Interesting Job Interview Technique: This Can Help Older IT Workers

Yes, I have to admit it, in my 40s I was an older unemployed IT worker. Because I work in many varied languages I do not test well when asked to code something in a specific language. I have uncovered a method that seems to work quite well and am giving this to you.

First, dissect the job description to uncover all of the various areas that may be covered in the interview. The example that we will use here includes .Net, C#, T-SQL, and Sharepoint design/server. I have a laptop, as many people will, so there is an additional opportunity to show samples of my code and programs.

The first interview that you will be likely to have is the HR interview. This may be with HR personnel or with your main interviewers. You will encounter questions such as:

  1. What circumstances bring you here today?
  2. How would your best friend describe you?
  3. Give your two greatest weaknesses
  4. How do you alleviate stress?
  5. Name your short and long term goals
  6. What is your preferred work environment?
  7. How do you generally deal with conflict?
  8. What tools or habits do you use to keep organized?
  9. Describe a time when you had to go above and beyond to complete a project
  10. Name a major obstacle overcome in the past year
  11. In what ways do you raise the bar for yourself and others?
  12. Describe two memorable projects – one success and one failure
  13. Give unique qualifications/experience that separate you from other candidates
  14. Where do you see yourself in five years?
  15. Name your greatest strengths
  16. What is your most irritating pet peeve

Keep in mind that the purpose of some of these questions is to gauge your approach to improvement. One perfect example is the question about weaknesses. I chose two weaknesses outside of my profession and showcased the plans to improve in those areas. Another of these is the project that resulted in failure. I chose a project that I alone could not complete but turned it into a teamwork positive by passing it off to another programmer for completion in a different area of programming. Another revealing question involves the pet peeve. Once again you should choose something outside of your profession and keep it brief.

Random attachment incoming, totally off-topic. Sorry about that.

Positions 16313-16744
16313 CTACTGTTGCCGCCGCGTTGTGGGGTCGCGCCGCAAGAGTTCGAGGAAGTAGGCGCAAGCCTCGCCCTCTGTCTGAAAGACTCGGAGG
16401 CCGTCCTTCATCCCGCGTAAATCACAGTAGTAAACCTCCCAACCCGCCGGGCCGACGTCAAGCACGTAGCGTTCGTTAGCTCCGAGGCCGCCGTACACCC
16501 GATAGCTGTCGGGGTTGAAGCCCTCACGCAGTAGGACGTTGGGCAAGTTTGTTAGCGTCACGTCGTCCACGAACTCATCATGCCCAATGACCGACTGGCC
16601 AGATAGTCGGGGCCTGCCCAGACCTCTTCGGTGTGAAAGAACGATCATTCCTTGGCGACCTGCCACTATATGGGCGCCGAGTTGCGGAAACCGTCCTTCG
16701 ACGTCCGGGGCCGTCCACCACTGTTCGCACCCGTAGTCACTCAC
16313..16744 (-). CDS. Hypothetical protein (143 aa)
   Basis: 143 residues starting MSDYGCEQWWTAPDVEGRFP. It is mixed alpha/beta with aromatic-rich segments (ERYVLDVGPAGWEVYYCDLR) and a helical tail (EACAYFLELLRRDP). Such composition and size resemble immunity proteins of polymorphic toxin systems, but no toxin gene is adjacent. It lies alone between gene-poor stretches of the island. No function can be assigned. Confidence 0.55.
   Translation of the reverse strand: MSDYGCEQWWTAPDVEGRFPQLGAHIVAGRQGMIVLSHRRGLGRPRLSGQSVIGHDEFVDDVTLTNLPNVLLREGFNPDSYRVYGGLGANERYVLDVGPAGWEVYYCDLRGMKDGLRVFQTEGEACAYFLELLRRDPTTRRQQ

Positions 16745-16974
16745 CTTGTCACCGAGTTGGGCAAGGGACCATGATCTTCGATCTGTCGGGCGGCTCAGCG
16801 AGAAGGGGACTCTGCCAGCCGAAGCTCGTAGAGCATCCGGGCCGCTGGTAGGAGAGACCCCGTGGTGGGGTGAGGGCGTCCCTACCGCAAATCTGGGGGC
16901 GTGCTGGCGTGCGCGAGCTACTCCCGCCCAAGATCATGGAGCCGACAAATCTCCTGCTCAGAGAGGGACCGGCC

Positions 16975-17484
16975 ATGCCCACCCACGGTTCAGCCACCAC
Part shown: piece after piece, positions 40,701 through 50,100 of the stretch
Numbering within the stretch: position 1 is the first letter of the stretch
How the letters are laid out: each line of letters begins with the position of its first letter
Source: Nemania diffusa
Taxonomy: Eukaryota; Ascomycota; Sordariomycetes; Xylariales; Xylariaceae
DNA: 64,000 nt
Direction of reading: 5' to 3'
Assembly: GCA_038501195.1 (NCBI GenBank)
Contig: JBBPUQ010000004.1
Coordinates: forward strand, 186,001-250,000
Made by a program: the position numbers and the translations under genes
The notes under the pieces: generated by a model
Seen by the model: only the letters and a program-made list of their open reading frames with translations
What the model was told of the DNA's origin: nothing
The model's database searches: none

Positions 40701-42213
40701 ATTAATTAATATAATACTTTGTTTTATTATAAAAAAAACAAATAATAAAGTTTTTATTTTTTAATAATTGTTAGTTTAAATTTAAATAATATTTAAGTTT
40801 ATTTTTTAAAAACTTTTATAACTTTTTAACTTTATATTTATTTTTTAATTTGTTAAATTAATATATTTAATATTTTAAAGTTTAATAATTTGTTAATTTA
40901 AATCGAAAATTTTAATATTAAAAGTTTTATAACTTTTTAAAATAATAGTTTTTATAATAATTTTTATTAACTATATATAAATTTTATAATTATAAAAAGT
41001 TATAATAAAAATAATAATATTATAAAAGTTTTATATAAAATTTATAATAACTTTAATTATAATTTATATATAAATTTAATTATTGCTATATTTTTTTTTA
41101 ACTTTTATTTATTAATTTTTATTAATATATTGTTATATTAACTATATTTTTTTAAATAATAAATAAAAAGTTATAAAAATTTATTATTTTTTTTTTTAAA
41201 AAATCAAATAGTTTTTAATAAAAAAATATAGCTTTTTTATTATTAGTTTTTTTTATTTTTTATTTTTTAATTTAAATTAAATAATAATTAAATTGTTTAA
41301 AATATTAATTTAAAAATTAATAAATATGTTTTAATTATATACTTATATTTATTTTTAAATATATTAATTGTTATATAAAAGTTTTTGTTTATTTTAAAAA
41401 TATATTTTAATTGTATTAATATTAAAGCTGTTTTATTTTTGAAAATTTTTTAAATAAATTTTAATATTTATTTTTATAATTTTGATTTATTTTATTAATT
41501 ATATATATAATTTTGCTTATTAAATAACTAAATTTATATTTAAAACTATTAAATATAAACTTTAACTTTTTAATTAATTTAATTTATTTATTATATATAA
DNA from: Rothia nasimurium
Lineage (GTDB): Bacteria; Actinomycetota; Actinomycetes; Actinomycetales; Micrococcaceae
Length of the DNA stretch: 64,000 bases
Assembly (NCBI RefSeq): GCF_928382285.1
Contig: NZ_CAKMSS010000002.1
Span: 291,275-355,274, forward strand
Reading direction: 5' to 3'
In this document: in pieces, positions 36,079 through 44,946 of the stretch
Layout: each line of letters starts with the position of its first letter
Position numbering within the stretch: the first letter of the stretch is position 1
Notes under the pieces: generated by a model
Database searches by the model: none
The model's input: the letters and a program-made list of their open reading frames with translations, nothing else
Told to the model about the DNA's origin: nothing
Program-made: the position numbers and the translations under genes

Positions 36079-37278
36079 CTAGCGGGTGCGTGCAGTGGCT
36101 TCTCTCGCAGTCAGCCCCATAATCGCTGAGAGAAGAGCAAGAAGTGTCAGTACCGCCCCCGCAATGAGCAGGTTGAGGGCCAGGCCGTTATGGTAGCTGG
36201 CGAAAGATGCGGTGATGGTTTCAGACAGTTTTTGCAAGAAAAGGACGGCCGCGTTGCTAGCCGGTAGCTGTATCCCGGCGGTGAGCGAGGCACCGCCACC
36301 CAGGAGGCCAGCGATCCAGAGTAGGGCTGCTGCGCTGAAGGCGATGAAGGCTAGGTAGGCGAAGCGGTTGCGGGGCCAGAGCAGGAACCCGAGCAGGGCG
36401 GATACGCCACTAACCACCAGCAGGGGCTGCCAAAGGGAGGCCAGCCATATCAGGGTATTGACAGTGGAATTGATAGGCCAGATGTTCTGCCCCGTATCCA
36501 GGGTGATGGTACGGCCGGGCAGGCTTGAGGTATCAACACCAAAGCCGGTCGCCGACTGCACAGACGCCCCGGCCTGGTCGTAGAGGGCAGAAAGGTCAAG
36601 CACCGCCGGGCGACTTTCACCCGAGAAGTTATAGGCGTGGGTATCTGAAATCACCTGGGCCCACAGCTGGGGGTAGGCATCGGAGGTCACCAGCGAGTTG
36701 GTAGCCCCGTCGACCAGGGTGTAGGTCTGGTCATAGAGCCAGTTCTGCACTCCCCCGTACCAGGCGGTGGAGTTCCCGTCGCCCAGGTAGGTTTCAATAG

After completing the general HR interview you get into the meat of the matter – specialized questions aimed at assessing your skills. As stated, I don’t do well in a technical interview (or test) without the web to use as a resource. I also do not do so well in remembering a list of anticipated questions laid out on a notepad. This approach seems to overcome those shortcomings, though.

The example position used here involves Sharepoint designer and server so I set up a blog style Sharepoint site and listed all of the HR, T-SQL, and C#/.Net questions in separate sections. These were gathered from sample interview questions posted on various web sites. If you do a search with your favorite search engine and stick with the first page you are likely to hit on the same questions as your interviewers. To extend the study of these questions I then recorded them to an MP3 file and burned them to CD for additional review during the drive to the interview. You could burn them to an IPOD/MP3 player as long as you can listen to that safely while driving. The end result there was a 16 minute file and an hour drive to the interview so I was able to listen to these questions/answers four more times as I approached the interview time.

You may be thinking to yourself – “I don’t have a server to set up or access to the software needed.” There are steps to take that legally overcome this problem, as long as you have the resources available on your computer. In order to set up a server or different operating system I have installed a program called <a href=””>Virtual Box</a>. This is an open source virtualization package and I have set up Server 2008, Ubuntu, Windows 8, and others within this framework for testing and real work functions. Now you may be thinking about how you can get the software without entering the world of pirated software distribution. Trial installs would be the answer to this question. If you need to install Server2008 and Shareware Server (and basically any commercially available software) download the trial version from the manufacturer web site. This will generally give you a full feature three to six month install and it is perfectly legal and safe. Of course, you would need the properly configured hardware to support this. In all of my system builds I avoid the lower end processors such as Celeron or Sempron and go with the most memory that I can afford. My current laptop is a Phenom dual core with 4G of memory and it is strained when running the Server2008/Sharepoint Server virtual system and accessing the Sharepoint sites with IE9. It is strained and slower than I like but it is quite functional.

How does this help? If you anticipate properly you will be able to answer the questions without stumbling around or wasting valuable time. If you achieve the same results as the interview used in this illustration, you will finish the interview with some time to spare so you can pull out your laptop and show off code and design samples. Maybe the interview is for a graphic design position. You don’t need to spend huge amounts of money on printing services so that the colors are exact. Show examples directly on your laptop. Maybe the interview is for a technical writer. Don’t kill trees printing examples of your work – show these examples directly on your laptop screen or on the projector in your interview room. Remember to smile and make eye contact, be positive in all responses and answers, and keep those answers explicit but brief.